Date of Completion


Embargo Period



macrophage, infection, bacteria, sepsis, CD169+ macrophage, Listeria monocytogenes, spleen

Major Advisor

Kamal Khanna, Ph.D.

Associate Advisor

Juan Salazar, M.D.

Associate Advisor

Anthony Vella, Ph.D.

Field of Study

Biomedical Science


Doctor of Philosophy

Open Access

Campus Access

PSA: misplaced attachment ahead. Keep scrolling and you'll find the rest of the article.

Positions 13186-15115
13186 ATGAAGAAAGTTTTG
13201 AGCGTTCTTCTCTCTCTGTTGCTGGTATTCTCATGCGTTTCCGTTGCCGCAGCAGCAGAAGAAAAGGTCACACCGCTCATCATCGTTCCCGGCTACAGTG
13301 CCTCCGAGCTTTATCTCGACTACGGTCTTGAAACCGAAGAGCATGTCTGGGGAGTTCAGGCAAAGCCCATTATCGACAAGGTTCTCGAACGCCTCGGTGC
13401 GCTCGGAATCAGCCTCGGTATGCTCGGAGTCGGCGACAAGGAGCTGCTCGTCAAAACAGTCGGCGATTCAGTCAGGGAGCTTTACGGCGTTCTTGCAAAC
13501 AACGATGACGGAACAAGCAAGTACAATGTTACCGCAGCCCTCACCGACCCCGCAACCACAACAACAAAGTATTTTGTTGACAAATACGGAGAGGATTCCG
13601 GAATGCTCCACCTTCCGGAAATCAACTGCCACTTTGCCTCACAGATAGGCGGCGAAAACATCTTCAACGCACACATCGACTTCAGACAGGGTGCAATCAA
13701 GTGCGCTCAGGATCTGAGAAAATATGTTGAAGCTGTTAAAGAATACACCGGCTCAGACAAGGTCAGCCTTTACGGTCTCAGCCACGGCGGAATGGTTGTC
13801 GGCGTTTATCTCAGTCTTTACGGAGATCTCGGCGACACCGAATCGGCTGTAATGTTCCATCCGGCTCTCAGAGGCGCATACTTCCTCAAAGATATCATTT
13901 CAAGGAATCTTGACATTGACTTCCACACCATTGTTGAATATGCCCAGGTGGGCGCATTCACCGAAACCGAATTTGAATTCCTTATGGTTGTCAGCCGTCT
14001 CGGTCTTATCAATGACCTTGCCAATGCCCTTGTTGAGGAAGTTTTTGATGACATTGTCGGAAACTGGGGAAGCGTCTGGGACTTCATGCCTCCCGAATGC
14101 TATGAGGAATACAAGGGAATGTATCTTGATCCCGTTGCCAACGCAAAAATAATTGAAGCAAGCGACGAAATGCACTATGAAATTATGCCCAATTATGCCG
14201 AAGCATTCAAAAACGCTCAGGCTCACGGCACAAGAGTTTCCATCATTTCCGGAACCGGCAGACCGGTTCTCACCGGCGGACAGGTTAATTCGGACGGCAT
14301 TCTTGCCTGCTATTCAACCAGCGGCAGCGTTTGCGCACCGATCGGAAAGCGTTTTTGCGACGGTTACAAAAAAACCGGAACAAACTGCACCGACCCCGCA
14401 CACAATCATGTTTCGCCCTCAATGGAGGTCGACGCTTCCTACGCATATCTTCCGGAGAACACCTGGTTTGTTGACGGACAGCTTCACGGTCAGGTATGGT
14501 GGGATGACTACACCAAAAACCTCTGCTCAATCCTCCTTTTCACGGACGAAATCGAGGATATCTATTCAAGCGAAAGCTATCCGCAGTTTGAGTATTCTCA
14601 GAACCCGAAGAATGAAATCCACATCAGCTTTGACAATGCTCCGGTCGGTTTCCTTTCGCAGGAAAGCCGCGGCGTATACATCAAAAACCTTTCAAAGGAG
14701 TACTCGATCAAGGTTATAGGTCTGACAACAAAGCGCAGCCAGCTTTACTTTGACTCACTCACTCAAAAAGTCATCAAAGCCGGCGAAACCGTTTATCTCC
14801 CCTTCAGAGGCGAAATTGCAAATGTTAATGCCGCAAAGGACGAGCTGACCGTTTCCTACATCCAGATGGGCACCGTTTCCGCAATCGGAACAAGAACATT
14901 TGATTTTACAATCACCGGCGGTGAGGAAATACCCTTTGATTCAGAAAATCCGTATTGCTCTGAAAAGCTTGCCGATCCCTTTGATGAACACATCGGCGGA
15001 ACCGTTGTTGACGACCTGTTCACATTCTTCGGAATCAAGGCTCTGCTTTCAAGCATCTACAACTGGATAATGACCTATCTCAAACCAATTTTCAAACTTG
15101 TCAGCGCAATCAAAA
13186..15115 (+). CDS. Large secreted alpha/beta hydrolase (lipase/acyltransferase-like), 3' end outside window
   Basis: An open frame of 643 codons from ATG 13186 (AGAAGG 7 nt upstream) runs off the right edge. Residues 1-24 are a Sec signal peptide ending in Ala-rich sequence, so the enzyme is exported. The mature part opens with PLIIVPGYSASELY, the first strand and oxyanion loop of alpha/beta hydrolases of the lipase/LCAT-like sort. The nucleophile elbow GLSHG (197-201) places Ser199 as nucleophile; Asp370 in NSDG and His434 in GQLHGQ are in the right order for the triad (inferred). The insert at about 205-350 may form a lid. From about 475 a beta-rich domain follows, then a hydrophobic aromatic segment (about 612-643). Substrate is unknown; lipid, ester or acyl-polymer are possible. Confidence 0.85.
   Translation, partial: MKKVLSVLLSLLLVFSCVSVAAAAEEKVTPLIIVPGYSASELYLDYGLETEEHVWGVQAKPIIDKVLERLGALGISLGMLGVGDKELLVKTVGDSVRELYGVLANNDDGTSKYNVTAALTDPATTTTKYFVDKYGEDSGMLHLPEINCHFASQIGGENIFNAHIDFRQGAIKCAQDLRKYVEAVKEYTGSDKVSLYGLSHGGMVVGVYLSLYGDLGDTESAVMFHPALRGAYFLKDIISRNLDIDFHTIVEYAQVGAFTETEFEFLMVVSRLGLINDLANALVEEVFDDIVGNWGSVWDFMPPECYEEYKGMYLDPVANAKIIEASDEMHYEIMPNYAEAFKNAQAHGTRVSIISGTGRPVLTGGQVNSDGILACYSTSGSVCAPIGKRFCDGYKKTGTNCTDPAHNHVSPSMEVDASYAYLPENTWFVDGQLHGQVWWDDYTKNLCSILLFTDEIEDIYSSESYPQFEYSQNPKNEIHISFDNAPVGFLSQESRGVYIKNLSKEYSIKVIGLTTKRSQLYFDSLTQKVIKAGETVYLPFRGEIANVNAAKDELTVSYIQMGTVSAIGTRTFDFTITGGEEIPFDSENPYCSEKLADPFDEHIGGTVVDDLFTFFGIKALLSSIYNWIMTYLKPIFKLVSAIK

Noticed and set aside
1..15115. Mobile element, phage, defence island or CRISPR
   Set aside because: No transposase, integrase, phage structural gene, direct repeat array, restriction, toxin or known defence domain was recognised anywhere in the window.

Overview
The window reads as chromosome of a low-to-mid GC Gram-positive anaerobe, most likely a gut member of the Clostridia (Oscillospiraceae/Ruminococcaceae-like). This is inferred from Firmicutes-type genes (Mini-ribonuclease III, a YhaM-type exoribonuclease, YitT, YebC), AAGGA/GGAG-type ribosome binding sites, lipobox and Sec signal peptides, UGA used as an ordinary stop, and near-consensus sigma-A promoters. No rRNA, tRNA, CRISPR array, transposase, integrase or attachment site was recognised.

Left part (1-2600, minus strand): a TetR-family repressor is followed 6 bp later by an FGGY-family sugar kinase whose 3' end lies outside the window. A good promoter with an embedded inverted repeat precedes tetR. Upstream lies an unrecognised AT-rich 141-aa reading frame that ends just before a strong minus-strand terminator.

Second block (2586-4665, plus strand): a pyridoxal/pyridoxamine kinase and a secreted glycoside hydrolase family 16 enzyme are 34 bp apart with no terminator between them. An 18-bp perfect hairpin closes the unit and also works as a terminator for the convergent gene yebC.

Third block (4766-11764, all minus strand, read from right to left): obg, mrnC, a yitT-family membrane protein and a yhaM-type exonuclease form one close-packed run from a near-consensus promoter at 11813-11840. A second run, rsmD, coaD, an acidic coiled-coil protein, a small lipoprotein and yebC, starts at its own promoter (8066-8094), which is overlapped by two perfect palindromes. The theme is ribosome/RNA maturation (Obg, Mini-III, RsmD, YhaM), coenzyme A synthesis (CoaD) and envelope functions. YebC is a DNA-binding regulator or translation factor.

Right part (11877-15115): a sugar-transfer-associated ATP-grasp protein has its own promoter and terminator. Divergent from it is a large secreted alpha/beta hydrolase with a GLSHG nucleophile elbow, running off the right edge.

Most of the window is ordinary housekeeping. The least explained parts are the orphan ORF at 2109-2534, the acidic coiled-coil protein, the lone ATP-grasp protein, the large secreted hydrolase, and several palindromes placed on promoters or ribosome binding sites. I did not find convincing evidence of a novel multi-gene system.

The spleen is an important site for generating protective immune responses against pathogens. Immune cells in the spleen undergo rapid reorganization to initiate and maintain localized inflammatory responses against pathogens. However, the mechanisms regulating this complex cellular reorganization process remain unclear. Here we show that splenic marginal zone CD169+ macrophages utilize their strategic localization and unique gene expression profile to rapidly initiate antibacterial responses essential for host protection. In addition to controlling initial bacterial growth, CD169+ macrophages orchestrate a second phase of innate protection by mediating the transport of bacteria to splenic T cell zones by recruiting and trans-infecting CD8α DCs and driving the subsequent reorganization of innate immune cells into hierarchical clusters. The recruitment and clustering of CD8α+ DCs with infected CD169+ macrophages required bacterial escape from the phagosome. Although, CD8α+ DCs are known to be required for a productive Listeria monocytogenes (Lm) infection in the spleen, our results indicate that the protection provided by CD169+ macrophages to the host during Lm infection overrode the pathogen favorable CD8α+ DC niche. These new findings provide fundamental mechanistic insight into how the anatomical positioning of CD169+ macrophages regulate pathogen localization, which was critical for the subsequent reorganization of innate immune cells and the generation of protective innate immune responses in secondary lymphoid organs.